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Transcript: Arlene Goldbard, author, The Culture of Possibility: Art, Artists & The Future

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In terms of helping us to collectively imagine the future that we want to inhabit and instead people are talking about all of these secondary benefits, you know? Kid's test scores go up in school, there's a likelihood that if people buy a theater ticket to go downtown they'll also pay for parking and go to a restaurant so there's an economic multiplier of that. These kinds of numeric arguments have been the mainstay of this failed campaign.

So at the end of this, this very sincere student who is clearly really grappling with this and raises her hand and asks me, so what arguments would you make instead? What would you do instead?

R.K.: Wait, I couldn't hear what you said...

A.G.: Sorry, this student said what would you do instead? If these arguments have been failed what arguments are you advocating for? And I said the same thing I always do which is that we're now spending more than two annual National Endowment for the Arts budgets a day, seven days a week on war and we have been since 2001. That our prison allocations vastly outweigh not only our cultural allocations but in many states educational allocations, too.

So that I feel like what we need to do is pull back and ask the core questions that I ask in my books, who are we as a people? What do we stand for? How do we want to be remembered and does the way that we distribute our commonwealth reflect our true answers to those questions?

We have to engage a much much larger debate than let's all write to our members of congress and get the nine million dollars back that the NEA lost last year, and let's use how much people pay for parking when they go to the theater as our chief argument, let's do that. And the student said yes, yes I see that, and then I watched her face fall.

You know, then about twenty or thirty seconds afterwards, I could read her- I think I could read her mind, it felt like it was kind of an LED display on her forehead where she was saying, yes yes that's true, but I can't imagine making that argument to the people who have been telling me that the delusions that we've been operating under now are real. And that's the kind of response I see, especially from young people often is something seems right and true but they can't quite grasp how to work it into the strong pressure that they've been receiving to adopt the consensus realities, values, and assumptions.

R.K.: Which I think are more derived from Datastan. Right?

A.G.: I think so, too. I mean I've been thinking about this a lot, Rob because it blows my mind a little bit, if just on the face of it. If you have a system that people have been operating for forty years and it's been steadily losing, losing value, every year that you've been doing it and the people who have been doing it consider it successful, it doesn't take that much to break that argument apart, you know? In that case, you just have to look at the numbers.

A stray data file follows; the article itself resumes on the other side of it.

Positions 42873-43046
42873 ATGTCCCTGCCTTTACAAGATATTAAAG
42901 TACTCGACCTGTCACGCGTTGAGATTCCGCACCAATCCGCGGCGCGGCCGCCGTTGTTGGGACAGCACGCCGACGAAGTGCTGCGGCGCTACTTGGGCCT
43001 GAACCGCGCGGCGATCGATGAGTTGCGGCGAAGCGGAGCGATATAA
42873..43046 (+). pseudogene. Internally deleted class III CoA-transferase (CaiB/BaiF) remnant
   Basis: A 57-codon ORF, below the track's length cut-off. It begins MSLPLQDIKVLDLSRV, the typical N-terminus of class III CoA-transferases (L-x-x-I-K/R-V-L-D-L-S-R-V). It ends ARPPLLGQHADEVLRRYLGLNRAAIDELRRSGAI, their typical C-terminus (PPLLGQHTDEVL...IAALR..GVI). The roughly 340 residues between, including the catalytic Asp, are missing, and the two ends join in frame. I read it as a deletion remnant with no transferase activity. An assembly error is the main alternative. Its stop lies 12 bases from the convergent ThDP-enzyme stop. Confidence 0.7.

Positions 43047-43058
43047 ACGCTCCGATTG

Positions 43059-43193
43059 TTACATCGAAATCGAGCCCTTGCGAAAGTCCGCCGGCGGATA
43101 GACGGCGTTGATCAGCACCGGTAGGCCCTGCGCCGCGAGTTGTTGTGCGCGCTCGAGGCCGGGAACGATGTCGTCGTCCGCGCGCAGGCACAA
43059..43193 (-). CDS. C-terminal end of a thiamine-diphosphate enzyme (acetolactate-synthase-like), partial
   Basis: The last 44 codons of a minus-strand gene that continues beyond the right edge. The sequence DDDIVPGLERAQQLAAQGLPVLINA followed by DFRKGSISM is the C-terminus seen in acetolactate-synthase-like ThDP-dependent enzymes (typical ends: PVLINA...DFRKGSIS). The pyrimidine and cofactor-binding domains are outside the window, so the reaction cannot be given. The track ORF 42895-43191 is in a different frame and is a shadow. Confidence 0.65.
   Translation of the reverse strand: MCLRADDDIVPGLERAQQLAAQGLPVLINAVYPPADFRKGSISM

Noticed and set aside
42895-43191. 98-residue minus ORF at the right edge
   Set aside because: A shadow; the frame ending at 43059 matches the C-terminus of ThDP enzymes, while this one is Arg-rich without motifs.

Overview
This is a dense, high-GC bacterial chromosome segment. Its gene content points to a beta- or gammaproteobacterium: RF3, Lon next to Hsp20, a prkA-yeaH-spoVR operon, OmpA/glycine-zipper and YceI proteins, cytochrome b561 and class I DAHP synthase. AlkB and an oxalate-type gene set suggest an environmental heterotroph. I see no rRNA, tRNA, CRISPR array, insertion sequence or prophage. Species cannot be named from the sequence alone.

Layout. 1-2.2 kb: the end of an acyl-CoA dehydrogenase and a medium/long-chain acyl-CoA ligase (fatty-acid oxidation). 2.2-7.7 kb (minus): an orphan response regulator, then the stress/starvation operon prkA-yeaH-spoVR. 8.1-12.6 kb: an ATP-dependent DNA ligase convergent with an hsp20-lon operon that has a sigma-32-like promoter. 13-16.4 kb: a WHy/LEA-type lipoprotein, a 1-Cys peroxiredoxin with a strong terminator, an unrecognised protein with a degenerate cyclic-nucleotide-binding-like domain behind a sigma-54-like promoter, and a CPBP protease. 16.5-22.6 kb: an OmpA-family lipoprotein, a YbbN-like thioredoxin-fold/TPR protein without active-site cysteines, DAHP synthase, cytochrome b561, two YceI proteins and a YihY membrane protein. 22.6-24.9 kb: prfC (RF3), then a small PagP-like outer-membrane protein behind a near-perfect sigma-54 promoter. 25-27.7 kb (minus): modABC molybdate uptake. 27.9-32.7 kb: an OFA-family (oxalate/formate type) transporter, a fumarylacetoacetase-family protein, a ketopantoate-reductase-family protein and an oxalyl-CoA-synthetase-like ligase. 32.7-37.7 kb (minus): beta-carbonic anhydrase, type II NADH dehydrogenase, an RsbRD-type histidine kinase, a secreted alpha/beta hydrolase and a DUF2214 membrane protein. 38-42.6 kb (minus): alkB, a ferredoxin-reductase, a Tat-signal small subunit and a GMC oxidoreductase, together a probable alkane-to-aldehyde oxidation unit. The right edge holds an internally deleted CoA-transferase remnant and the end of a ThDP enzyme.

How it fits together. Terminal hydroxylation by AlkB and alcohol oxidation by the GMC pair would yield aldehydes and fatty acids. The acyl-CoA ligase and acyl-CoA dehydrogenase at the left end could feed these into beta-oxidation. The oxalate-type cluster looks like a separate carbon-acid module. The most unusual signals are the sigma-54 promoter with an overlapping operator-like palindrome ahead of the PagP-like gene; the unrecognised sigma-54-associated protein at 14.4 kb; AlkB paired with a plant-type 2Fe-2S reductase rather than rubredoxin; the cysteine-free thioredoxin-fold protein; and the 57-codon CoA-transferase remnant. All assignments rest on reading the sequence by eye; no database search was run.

But if there's a persistent belief in Datastan that the only valid arguments to be made for social spending are market arguments, which is essentially what the ones I mentioned are, then there's a big prohibition in people's minds against bringing things that they know from the bottom up, you know? From their lived experience. From their own subjective lived experience. There's a big prohibition against bringing those arguments onto the table, so we have a problem because people keep trying to justify and explain and point to a change but they're constrained to only use the terms that the old order accepts and validates. You can't do it, right?

R.K.: Right. So keep going. What do you tell this young woman at Harvard?

A.G.: That you have to be brave and change the conversation. You know, a lot of times it becomes, there's a little bit of psychology in it because you have to say what are the consequences. Let's say that you make this argument that you know to be really true from your own lived experience. What's the worse thing that can happen? And you know the answer is that somebody will laugh at me, they'll ridicule me, they'll say that I'm not being realistic.

So then we look at that. How, what are the consequences for being ridiculed as not being realistic. Does it endanger your life? Is there anything, any kind of real suffering that could come to you from this and of course usually not, just the risk of embarrassment that keeps people silent. And then I talk to them about what if all of us in this room because at this point everyone is nodding, right? Everyone who is sitting there in the auditorium has had these experiences, they know the truth of what I'm saying.

They perceive it on the cellular level, so what if all of us who really know it have an agreement that we're going to introduce this into our conversations. Around the dinner table, in our classes, with our friends, when we have the opportunity to enter into some public discourse.

R.K.: Let's be clear, when you say we're going to introduce "this" into our conversation, what is this?

A.G.: Well there's a lot of ways to approach this. Here are a few conversation starters, okay? One is the way that we're being trained to interact with machines right now. So that, for example, that frustrating thing of Press 1, say this word, I didn't hear you, can you go back to the beginning of the menu, that we're all spending our time interacting with in order to try to get to speak to a human being in customer service somewhere when we have a problem with our bill or whatever it is, that's training to be compliant in living in Datastan and living in a world where we accept that it only makes sense to be treated like an artifact of a machine reality.

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